An absolute brute of a player, who may have run a little too upright for some people’s liking, but if you tried to hit him high, those gargantuan quads could just keep him going.

When the going got tough, he would get going. Offered the hard-carrying, close quarter thumpage that has been sorely lacking in Scottish rugby.

Subs:

16: Dougie Hall
17: Ryan Grant
18: Euan Murray
19: Al Kellock
20: Richie Vernon
21: George Horne
22: Sam Johnson
23: Niko Matawalu

Tags:

Warriors season ticket holder and widely renowned ne'er-do-well, Iain has been watching rugby from a young age, but developed a true passion for the game whilst in the rugby hotbed that is New Zealand. Like Tommy Seymour, his hair-style icon, Iain does not like chickens.
Follow Iain on twitter @iainhay82

13 comments on “Glasgow Warriors Team of the Decade

      • Rj on

        Agreed on Horne and Cummings. Surely both should be starting this 6N. Gilchrist and Toolis do a decent job but with the start of a new WC cycle need to give these guys a chance now. Question is where do you fit skinner/gray and Cummings in. To be honest out of the 3 I would stick gray on the bench.

      • James Clark on

        when did Skinner last play? when he has a game or 2 under his belt for Exeter he should be considered, not before

    • sceptic 9 on

      agree. Peter Horne has been an amazing player for Glasgow. And despite Lineen’s stupid attempt to make him into a full back. I’d argue that he was the key the league winning team – a fairly raw (if excellent Russell) eased through with Horne at 12, no Dunbar and no Bennett – both injured much of the season Warriors still play some of their best rugby when he is on the park at 12, that 2nd play-maker role is a winner

  1. sceptic 9 on

    having waxed lyrical about Peter Horne, I’ll do the same about Eck Dunbar.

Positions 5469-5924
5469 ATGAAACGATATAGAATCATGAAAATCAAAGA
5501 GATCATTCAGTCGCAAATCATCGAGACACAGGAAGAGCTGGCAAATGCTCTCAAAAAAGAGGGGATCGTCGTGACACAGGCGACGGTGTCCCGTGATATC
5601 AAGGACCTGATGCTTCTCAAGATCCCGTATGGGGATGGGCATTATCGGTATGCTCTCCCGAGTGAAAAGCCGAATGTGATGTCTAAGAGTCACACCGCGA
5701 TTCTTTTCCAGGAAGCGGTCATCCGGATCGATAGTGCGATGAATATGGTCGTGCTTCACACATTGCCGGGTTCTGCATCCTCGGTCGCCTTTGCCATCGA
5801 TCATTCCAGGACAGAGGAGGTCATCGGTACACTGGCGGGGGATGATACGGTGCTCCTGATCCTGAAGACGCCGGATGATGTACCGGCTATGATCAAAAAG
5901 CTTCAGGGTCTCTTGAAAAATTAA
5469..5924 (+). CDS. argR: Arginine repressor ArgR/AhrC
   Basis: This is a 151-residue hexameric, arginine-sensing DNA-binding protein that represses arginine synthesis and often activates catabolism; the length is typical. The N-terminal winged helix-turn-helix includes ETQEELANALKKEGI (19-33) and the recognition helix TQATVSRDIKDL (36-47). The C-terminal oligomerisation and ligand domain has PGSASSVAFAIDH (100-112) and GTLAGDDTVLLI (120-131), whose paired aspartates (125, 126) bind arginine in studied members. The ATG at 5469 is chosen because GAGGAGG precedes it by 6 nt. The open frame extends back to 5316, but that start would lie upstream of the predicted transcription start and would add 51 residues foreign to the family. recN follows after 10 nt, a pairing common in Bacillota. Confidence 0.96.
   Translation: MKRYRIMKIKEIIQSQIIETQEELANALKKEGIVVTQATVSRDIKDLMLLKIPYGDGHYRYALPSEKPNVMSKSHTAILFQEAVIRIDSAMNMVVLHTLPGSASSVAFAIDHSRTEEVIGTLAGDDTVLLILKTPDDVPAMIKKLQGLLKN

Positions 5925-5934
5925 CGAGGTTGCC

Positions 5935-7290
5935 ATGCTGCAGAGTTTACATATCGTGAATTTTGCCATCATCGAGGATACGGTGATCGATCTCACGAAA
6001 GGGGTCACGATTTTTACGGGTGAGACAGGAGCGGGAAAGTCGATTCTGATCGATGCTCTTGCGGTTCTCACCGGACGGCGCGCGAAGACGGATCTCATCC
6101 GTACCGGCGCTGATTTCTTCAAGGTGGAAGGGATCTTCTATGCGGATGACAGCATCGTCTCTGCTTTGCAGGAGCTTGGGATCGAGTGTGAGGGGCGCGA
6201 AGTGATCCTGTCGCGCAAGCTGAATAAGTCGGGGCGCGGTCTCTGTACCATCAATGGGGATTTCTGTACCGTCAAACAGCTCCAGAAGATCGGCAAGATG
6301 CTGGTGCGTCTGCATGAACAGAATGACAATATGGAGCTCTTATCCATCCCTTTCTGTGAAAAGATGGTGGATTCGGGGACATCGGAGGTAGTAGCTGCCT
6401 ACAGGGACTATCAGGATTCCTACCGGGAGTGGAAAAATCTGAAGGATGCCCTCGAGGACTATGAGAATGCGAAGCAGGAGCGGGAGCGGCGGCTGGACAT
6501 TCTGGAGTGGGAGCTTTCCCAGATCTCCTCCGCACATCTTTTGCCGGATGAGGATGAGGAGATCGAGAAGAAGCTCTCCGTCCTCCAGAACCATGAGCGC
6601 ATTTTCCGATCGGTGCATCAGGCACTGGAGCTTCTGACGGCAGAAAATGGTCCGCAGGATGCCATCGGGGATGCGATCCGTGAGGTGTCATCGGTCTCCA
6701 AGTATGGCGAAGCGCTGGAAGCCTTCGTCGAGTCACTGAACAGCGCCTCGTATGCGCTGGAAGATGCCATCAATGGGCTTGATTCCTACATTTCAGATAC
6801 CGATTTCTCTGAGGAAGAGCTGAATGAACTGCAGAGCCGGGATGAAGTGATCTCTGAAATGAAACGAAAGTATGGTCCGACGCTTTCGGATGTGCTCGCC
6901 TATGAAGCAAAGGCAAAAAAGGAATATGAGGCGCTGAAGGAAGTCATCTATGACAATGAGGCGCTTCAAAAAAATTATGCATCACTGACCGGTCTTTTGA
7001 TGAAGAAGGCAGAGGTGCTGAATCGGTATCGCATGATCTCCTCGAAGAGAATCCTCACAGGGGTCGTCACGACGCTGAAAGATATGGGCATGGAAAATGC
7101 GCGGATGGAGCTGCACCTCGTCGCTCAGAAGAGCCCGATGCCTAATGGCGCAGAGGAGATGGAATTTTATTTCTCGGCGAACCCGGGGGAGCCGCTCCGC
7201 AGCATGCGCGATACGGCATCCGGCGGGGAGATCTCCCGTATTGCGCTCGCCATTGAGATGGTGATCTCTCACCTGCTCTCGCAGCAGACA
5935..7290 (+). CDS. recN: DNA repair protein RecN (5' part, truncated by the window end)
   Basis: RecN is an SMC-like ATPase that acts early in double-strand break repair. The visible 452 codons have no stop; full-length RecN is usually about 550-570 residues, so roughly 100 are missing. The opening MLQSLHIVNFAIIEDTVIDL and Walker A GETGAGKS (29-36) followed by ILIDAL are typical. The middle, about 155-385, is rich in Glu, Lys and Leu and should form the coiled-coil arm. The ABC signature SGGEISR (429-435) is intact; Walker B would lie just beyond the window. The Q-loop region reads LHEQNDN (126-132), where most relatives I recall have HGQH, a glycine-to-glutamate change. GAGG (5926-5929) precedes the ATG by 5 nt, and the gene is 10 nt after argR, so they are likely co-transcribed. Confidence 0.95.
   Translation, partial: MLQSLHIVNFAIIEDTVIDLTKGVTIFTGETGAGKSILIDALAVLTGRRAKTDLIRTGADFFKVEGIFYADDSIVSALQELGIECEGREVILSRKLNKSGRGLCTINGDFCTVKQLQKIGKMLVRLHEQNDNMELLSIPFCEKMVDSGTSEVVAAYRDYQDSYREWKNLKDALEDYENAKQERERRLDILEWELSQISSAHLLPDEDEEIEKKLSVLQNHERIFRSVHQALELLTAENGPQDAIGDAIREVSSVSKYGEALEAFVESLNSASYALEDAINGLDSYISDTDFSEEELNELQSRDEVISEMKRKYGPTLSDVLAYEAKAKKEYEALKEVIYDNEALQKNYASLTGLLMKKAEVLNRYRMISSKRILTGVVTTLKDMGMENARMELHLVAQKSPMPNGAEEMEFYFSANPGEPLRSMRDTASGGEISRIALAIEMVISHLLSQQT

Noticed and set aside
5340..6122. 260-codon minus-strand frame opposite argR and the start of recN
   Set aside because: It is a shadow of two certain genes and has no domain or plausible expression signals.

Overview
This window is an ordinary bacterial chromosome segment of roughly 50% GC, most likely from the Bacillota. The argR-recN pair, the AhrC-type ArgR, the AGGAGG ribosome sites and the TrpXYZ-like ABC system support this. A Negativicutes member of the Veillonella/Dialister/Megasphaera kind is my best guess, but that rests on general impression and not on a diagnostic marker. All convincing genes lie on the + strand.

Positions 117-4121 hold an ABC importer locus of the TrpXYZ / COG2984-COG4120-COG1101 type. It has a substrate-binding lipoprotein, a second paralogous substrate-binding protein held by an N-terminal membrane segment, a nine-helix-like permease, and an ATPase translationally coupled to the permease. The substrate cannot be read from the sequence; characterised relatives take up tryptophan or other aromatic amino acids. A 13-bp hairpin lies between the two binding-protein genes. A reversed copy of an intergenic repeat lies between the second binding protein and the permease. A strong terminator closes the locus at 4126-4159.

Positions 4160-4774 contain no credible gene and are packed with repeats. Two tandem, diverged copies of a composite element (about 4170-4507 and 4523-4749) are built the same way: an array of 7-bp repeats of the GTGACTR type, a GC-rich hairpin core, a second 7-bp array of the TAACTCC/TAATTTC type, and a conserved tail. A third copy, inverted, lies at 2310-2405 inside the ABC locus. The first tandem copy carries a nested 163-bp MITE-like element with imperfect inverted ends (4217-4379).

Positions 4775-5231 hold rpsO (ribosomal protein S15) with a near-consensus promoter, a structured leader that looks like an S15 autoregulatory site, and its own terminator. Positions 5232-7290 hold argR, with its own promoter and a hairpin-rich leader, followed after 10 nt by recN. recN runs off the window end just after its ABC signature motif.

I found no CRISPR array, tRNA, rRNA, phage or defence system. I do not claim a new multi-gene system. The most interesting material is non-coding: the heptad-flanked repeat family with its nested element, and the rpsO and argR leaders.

Fir years he would be the 1st name on my teamsheet, only question being whether at 12 or 13. Much as I liked Bennett, that choice for Dunbar was for me about whether P. Horne was fit or required at 10!
    Oh and Dunbar was a far better all round centre than the article gives him credit for.
    Rennie was a fool in his management of him

  2. Neil on

    My team of the decade

    1. Reid
    2. Brown
    3. Fagerson
    4. Kellock (C)
    5. Nakarawa
    6. Harley
    7. Fusaro
    8. Strauss
    9. Matawalu
    10. Russell
    11. DTH VDM
    12. Horne
    13. Dunbar
    14. Seymour
    15. Hogg

    16. MacArthur
    17. Grant
    18. Kalman
    19. Gray
    20. Eddie
    21. Price
    22. Jackson
    23. Lamont

  3. Andy_N on

    James Eddie a notable absentee for me – I don’t think Warrirs fans even got the chance to vote for him. Probably benching as you can’t argue with the ‘Ginger Ninja’ taking the starting spot, but very much a go to player for the first half of the decade. No nonsense and hard tackling – a bit of a Jason White.

  4. Lochinverboy on

    Interesting column. Interesting that the reserves have a clutch of our nippers. Geo Horne and Cummings are wonderful prospects. Perhaps But Hutchenson could push on into this level, young Shiel looks the business and is very young. Alex Dunbar? The mystery of Rennies reign. Clearly one of the top NH inside centres. Interesting that with Johnson, a very fine player btw and Harris, defensively we were fine, but no go forward, no creativity in the RWC. In comparison to a fit Dunbar with the other mystery, Jones. However, I digress. Gordy Reid seems just to get better as time goes by. As does Russell. Finn may very well be the top all time 10 when he hangs his boots up.

  5. Stuart Mackenzie on

    Much as I liked him I think we have slightly rose-tinted specs re Alex Dunbar. Very good player at his best but had his limitations re distribution and tackling, even before the injury-related loss of pace which I think is the main reason Rennie didn’t pick him too often. Horne has played a lot more games and probably achieved more. As a minor point, I don’t think Dunbar and Bennett were picked together very often (again due to injuries), for all that many people saw them as the ideal combo.